Friday, March 25, 2011
Song of the Week: Beatles, "Dig a Pony"
Folks never really know what to do with the last two Beatles albums, Let It Be and Abbey Road. Because Let It Be was recorded before but released after Abbey Road, labeling "the last Beatles album" becomes difficult. And since I'm going through their discography "chronologically," I had a decision to make: which album would I tackle first for Song of the Week?
I'm making Abbey Road "last" for two reasons:
1) It was made last, so in the actual chronology of the Beatles' work, this makes sense.
2) It's just a better, more fitting swan song than Let It Be.
So, for now, let's rock out to...
Song of the Week, The Beatles "Dig a Pony" (Let It Be):
I love "Dig a Pony" for several reasons, but I picked it for one: it's the best example of what 1) the Beatles wanted to do with this album 2) the Beatles did with this album and 3) John Lennon valued most in his music.
About #1 and #2:
The original title of Let It Be was Get Back. The idea was to play simple, roots-based rock, live as a band, without studio frills or sonic experimentation. In other words, Get Back was to be the opposite of Sgt. Pepper--a return to basics for the Beatles. This was the Beatles coming full circle, right down to the inclusion of "One After 909," one of the first Lennon/McCartney songs written. True to form, Let It Be is full of live performances and straightforward rhythm-n-blues: "Dig It," "Maggie Mae," "I've Got a Feeling," "One After 909," "For You Blue," and, to a degree, "Get Back."
But "Dig a Pony" is my favorite of the bunch. It juxtaposes two things that made the Beatles so special: 1) nobody played simple R&B better, and 2) the Beatles were too good to do something simply. "Dig a Pony" can sound as predictable or as unexpected as you want it to sound. The song's structure is easy enough, but the main riff is a rhythmic wonder. The chorus is as simple as they come, but the way they earn that chorus (individual harmonies, George's escalating guitar fills) is layered and complex.
In other words, "Dig a Pony" sounds like what it is: a band returning to its roots, but with eight years of experience and maturation to aid them. It's the best of both worlds: their early love for straight-ahead rock with their late-era maturity and craftsmanship.
A few weeks ago, I wrote affectionately about "It's Only Love," despite John Lennon's public disdain for it. You're not going to believe this, but he claimed to hate "Dig a Pony" too. He once called it "a piece of garbage." And once again, he's wrong.
Lyrically, "Dig a Pony" is 96% nonsense--a barrage of non sequiturs and goofy wordplay biding time until the chorus. That's perhaps what Lennon didn't like about the song (he was critical of "It's Only Love's" lyrics, too). But that's also what I love about it.
In another song, the nonsense lyrics of the verse would be a detriment; here, they're accounted for. Lennon--like anyone in love might--rambles through verses, makes jokes, beats around the bush, and inarticulately expresses everything but the one thing he's dying to say. The breakthrough of the chorus echoes a moment in T.S. Eliot's "The Love Song of J. Alfred Prufrock," where a frustrated, rambling narrator exclaims, "It is impossible to say just what I mean!"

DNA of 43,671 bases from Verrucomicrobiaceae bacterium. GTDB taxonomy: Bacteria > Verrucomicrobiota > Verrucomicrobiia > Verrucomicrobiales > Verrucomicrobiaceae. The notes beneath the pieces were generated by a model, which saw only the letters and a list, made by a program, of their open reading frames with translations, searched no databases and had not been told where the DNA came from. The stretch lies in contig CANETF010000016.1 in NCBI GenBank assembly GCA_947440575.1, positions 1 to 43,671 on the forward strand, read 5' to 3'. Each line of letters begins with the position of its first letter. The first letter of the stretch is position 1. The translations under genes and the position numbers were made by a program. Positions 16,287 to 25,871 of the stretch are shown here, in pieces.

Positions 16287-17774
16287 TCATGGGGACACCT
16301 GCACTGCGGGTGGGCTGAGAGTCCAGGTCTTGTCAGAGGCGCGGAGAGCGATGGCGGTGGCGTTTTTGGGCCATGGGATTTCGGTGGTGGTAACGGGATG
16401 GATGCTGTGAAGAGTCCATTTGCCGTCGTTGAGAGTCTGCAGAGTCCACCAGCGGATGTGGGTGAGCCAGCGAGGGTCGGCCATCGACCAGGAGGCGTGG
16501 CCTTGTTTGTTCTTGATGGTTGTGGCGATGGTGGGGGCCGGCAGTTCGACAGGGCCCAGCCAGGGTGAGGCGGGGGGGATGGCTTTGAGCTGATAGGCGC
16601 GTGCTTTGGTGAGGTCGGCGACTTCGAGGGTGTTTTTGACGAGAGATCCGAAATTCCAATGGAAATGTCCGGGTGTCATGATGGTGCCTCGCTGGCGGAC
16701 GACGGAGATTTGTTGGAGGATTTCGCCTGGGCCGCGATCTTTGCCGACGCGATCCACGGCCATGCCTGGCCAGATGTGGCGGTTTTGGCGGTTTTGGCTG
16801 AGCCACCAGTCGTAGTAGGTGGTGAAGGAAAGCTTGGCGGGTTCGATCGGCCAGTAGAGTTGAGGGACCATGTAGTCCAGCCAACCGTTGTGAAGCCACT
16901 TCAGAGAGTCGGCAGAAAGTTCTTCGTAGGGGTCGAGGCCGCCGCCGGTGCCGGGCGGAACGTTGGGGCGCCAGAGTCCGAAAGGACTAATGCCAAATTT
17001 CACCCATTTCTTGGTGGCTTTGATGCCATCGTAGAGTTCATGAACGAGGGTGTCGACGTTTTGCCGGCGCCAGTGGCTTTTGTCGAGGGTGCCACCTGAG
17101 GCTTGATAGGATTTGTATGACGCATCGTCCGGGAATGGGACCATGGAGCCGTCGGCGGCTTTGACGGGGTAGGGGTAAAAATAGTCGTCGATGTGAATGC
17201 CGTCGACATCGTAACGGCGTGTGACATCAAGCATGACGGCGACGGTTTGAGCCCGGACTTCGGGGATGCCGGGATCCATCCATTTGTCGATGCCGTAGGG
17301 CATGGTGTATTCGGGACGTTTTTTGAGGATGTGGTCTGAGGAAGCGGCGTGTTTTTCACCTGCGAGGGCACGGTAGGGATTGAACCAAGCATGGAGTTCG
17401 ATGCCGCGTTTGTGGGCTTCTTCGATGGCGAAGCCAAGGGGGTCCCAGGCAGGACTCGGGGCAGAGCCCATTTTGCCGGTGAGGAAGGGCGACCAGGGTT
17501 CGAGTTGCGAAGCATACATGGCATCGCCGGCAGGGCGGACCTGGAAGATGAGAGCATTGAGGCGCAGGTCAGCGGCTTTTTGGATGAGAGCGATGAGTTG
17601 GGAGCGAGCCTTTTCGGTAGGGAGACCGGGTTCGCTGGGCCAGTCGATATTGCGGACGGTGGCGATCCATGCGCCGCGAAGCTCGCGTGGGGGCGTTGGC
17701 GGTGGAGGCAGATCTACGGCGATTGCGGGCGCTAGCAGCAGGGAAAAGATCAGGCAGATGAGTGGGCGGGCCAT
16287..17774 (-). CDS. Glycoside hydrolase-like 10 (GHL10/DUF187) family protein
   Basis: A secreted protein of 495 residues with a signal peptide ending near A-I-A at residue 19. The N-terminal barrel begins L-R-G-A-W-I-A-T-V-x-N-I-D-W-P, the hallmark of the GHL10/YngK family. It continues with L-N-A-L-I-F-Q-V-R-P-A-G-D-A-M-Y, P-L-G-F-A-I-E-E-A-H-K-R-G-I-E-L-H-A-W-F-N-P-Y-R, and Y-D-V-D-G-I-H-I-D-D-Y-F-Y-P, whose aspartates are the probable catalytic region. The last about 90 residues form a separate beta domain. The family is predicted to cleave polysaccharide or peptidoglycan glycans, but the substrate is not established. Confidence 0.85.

Finally, John Lennon does say just what he means. The chorus breaks through the confusion with a gorgeous, cathartic moment of clarity. He screams the only thing he really wants to say: all I want is you. That's it. That's the whole song: all I want is YOU. It's such a powerful--and well-earned--moment of catharsis that you can see it transform John's face as he's singing it (1:59) and immediately after (his relieved, overjoyed "ahhs!" with Paul's "woo!" at 2:12).
You can't NOT feel that.
This is a classic "John song," right down to his public denial of it. Although Lennon was probably the most "avant garde" Beatle, he was maybe the least cerebral. Through all his experimentation--with spirituality, drugs, musical styles, production techniques, etc--he was looking for a new means of expression, not a new mode of thinking. In "A Day In the Life"--perhaps the best example of Lennon/McCartney avant garde songwriting--Lennon's repeated line is "I'd love to turn you on." That's not only the song's refrain; that's Lennon's mission statement. First and foremost, he wants to make you feel.
It's what Chuck Berry, and Elvis, and Little Richard, and all of rock's pioneers wanted, too. That feeling is what inspired the Beatles to pick up instruments. And, after years of mind-bending albums, it's what the Beatles wanted to return to with Let It Be: pure, simple, exciting rock and roll. Maybe more than any other song on the album, "Dig a Pony" achieves that goal. For all its nonsense, it makes sense in the most fundamental way. It speaks to the heart and soul instead of the head.
Dig a moondog,